Forum Comments

Media interest in Chocks Go Away campaign continues to grow.
In Say no to Mongeham airfield!
Dennis Murphy
Jul 11, 2021
Thank you for your calm and thoughtful response. “We currently have no airports in the proposed field, regular or otherwise, so the comparison cannot be made. What we do have are a variety of birds and wildlife; all of which are considerably quieter than an aircraft and produce no pollution.” The owner of the field is encouraged by government to diversify the use of land away from intensive agriculture. They have proposed a change which has seen successful examples elsewhere. Many communities happily live beside and benefit from assets similar to that being proposed. The noise and pollution generated by the type of aviation traffic which can be expected at such an airfield is no greater than that which is generated by normal rural road traffic. If this is unacceptable, then we should also be seeking to ban all motor vehicles everywhere. That may be your thinking, but it doesn't yet hold much sway in the mainstream life of this country "Electric aviation is in its infancy. This proposal is for 20 conventional light aircraft with piston engines. There are just 3 electric fixed wing light aircraft registered in the UK compared with thousands with combustion engines." The proposal does not claim to be exclusively for electric powered aircraft. You are correct to say electric aviation is in its infancy and the current number of electric fixed wing aircraft is right too. Those three aircraft are the Pipistrel Alpha Electro models located at Damyns Hall Airfield in Essex. They are currently only used for training. What is important to their future uptake is their range and the ability to recharge them. They have a range of 90-100 nautical miles and at the moment there is only one airfield with the infrastructure to charge them (Damyns Hall). This means that the furthest they can venture from their home airfield and still get back is 45 nautical miles. Damyns Hall is exactly 45 Nautical miles from Little Mongeham. The ability to recharge at the proposed airfield would enable electric aircraft to cross the channel and reach Le Touquet (43 Nautical miles from Little Mongeham). There they are within range to return, even if there is problem with the charging facility in France. The owner of the proposed airfield at Little Mongeham has included the charging capability in their plans. They are clearly forward thinking and their success should encourage decision makers at other airfields to invest in such infrastructure. “We, and a significant number of organisations who have formally objected and submitted detailed reports on the matter, disagree. The noise will be harmful to wildlife. The grass runway will be mown and of little green value. The CAA routinely provides detailed guidance to airfields to help them discourage and minimise features attractive to birds and other wildlife which might interfere with or cause danger to aircraft users. The noise will impact the wildlife-rich woodland, scrub, grassland and hedgerows at Manor Farm on the southwest end of the runway. To the northeast is a large area of meadows, scrub, copse, hedgerows and paddocks providing a locally important relief habitat for wildlife, spared the impacts of intensive farming; this enclave will be directly impacted with landing and take-offs.” The objections are not "reports" they are accounts of the perceptions and opinions of those who submitted them. If they were reports; they would have details of evidence both for and against the proposal, in terms of its effect upon wildlife. That would require visiting locations with similar facilities to that proposed and measuring the adverse effects seen. Unfortunately for the objectors, visits to any such locations will not provide what they are looking for. Such sites are a haven for wildlife from the negative effects of intensive farming. "The CAA provides detailed guidance "to help them discourage and minimise features attractive to birds and other wildlife which might interfere with or cause danger to aircraft users." That guidance is provided to licensed airports: Heathrow, Gatwick, Stansted, Cambridge....) These are locations where jet aircraft will be undertaking movements. Wildlife presents a serious hazard to jet engines (see the film Sulley). Relatively slow-moving aircraft, such as those that will use the proposed airfield, do not suffer from this danger. The type of expense and effort needed is utterly unnecessary at rural airstrips. Recreational aviators love to fly, but part of that is getting to remote peaceful wildlife rich environments. My own home airfield is just such a wildlife haven and there are many others. We have a woods behind and unmanaged tracts between the mown runways and taxiways. We have every sort of wildlife, including two pairs of kites, which have made it their home. We have never had a bird strike, despite the fact that we have many more movements than what is proposed. Most birds have avian predators and have become very adept at avoiding anything bigger than themselves. It really is incredible that you should try to use both sides of an argument to make the same point. On the one hand you say that the noise will affect the wildlife rich environment which you describe in such attractive terms and on the other hand you argue that the airfield will have to take special CAA mandated measures to discourage wildlife (because the noise of jets engines would not be enough!). ‘Local businesses will benefit from visitors to the airfield.’ “We have repeatedly asked the applicants to substantiate this claim but are yet to receive an answer. The developer states that the glamping pods are “principally for use by the aircraft owners” who already live locally. No jobs will arise other than perhaps some part time cleaning. The economic case is remarkably weak considering the scale of the harms. Occasional overnight stays by visiting pilots will make no meaningful local contribution when considered against the booming sustainable tourism the area offers.” This really is silly and I expect the applicants do not feel the need to respond because of that. They are planning ten glamping pods! who in their right mind thinks that is for locals? Of course, it is for visiting aviators and anyone else attracted by that "booming sustainable tourism the area offers". Aviators will arrive by aircraft and will need taxi services to get to Deal. Most light aircraft have limited luggage capacity and glamping pods have little or no cooking facilities, so restaurants and food outlets will get footfall from the site, both locally and in Deal. ‘So, what exactly is the apocalyptic effect that the airfield will supposedly have on your little village?’ “We recommend that you visit the DDC Application website and review the 970+ informed and heartfelt comments submitted by local objectors, all of whom care deeply about safeguarding the long-term future of their environment, and little villages.” Unfortunately, it is clear from their posts that a number of your campaigners have been using scare tactics to generate objections. This means they are not heartfelt, but result from the prejudices and deceit of a few. This is shame, because they undermine your arguments and it is possible there is a real reason why the proposal is unsuited to the location. Sadly, it could be lost amongst the rabid noise they produce. To claim your washing will smell of fuel and that most people who support the proposal are not even based in this country just goes to demonstrate how these objections were generated. It implies that it is Johnny Foreigner and the wicked bureaucrats in Brussels who are trying to ruin this beautiful corner of England. These arguments are unconvincing, easily countered and detract from serious debate.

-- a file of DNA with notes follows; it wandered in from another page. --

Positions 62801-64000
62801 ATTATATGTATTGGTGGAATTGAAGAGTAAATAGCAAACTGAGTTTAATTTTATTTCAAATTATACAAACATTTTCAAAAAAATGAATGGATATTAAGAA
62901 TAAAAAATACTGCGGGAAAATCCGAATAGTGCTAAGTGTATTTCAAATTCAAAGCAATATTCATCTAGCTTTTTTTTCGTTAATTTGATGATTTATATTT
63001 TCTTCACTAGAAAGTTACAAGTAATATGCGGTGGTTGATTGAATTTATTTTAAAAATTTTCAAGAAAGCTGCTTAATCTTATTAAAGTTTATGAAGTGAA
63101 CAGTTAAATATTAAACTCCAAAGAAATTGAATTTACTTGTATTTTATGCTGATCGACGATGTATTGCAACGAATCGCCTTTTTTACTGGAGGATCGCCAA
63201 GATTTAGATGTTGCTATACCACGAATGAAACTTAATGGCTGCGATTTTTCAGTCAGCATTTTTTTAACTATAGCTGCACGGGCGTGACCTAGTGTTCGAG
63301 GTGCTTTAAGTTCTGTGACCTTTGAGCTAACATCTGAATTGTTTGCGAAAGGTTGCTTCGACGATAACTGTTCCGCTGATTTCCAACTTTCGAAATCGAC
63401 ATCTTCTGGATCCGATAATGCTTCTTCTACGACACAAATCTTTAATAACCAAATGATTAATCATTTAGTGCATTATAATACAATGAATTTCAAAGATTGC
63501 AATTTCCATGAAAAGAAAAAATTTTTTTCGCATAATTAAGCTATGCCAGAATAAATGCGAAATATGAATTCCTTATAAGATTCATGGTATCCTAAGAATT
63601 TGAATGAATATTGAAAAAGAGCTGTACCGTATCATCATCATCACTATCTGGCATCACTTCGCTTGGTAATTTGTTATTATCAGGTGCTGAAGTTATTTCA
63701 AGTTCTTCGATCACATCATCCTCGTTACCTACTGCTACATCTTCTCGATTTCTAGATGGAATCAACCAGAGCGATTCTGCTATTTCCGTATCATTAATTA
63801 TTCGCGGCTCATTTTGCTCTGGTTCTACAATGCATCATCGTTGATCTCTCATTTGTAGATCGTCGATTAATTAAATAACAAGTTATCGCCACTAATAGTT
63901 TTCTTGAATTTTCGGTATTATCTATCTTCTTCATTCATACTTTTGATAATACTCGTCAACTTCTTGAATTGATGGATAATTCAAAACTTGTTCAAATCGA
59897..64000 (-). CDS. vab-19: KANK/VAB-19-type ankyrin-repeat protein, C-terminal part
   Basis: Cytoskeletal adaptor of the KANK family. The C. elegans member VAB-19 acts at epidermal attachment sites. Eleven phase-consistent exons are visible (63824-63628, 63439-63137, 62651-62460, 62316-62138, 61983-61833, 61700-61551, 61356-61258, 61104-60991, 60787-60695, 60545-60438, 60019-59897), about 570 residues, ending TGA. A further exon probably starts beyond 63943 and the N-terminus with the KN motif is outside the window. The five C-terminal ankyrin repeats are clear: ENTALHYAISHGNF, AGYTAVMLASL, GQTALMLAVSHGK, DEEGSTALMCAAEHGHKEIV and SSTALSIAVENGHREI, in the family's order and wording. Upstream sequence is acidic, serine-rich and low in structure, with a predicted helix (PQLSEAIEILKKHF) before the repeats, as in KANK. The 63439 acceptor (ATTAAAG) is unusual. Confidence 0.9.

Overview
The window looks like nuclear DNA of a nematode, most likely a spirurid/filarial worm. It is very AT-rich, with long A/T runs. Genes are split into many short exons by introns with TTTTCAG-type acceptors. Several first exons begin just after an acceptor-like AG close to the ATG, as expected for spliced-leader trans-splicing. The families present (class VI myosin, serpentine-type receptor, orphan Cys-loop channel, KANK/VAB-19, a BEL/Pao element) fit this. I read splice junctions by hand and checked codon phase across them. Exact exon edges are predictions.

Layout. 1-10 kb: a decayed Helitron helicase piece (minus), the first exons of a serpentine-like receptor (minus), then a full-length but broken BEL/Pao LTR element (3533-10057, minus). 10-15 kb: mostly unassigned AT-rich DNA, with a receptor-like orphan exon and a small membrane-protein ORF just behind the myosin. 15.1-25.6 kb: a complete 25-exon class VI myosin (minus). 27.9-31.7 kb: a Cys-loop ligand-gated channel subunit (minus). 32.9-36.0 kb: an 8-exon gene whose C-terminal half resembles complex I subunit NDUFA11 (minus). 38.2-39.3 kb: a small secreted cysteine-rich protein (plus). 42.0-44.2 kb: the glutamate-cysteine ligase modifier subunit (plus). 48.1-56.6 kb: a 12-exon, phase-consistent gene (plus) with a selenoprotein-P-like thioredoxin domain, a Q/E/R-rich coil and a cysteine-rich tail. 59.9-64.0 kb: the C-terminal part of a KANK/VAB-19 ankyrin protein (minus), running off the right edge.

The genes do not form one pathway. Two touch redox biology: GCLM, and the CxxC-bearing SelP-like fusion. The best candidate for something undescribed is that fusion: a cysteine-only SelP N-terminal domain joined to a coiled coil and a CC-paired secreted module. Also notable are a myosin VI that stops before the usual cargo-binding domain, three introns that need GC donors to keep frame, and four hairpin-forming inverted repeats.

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Permissive footpath.
In Say no to Mongeham airfield!
Permissive footpath.
In Say no to Mongeham airfield!
Dennis Murphy
Jun 09, 2021
Please accept my apologies, I had no intention of inflaming your anger issues. I had thought this was a forum. Ordinarily that would be a place or mechanism where diverse views are exchanged respectfully and open minds gain insight into the perspective of others. That is different to a platform which simply acts as an echo chamber for a single point of view and I mistook this for the former. Before I leave, please be assured that I am aware that I am not welcome in your private space and will certainly not be going there. If you see a passing airplane and choose to wave at it, please feel free to do so. If it is near the ground in a high workload phase of flight (taking off and landing) please don’t expect us to wave back. Unless of course you are standing in the middle of the runway. That is where our focus will be, we are trained. As for your privacy, apart from being too busy to try to see into your property, we are directed to avoid overflying local habitation at low level and always endeavour to do so. As I mentioned in my post; each airfield has an information card that visiting pilots must read before landing there. It includes vital technical information needed to conduct a safe flight and always gives full details of any places we must avoid. That is done for reasons of noise abatement and privacy. Before visiting we must obtain permission to land from the airfield owner. Their primary concerns are invariably being a good neighbour and enabling safe flight. They never fail to reinforce the need to avoid overflying nearby habitation. The paths that aircraft must follow for take off, approach and landing are always carefully calculated to minimize the impact on neighbouring properties and visiting pilots are always briefed. I assume from your concern about being choked by fumes that you do not own or ever travel in a motor vehicle. My aircraft, which is typical of the type suitable for landing at the proposed airfield, uses about the same amount of unleaded petrol as the farmer’s Land Rover. If you get less than ten car movements per day in the region, then I suppose you have a point. As for it being a self centred hobby, you can have that and I will certainly go flying in as many elsewheres as I possibly can.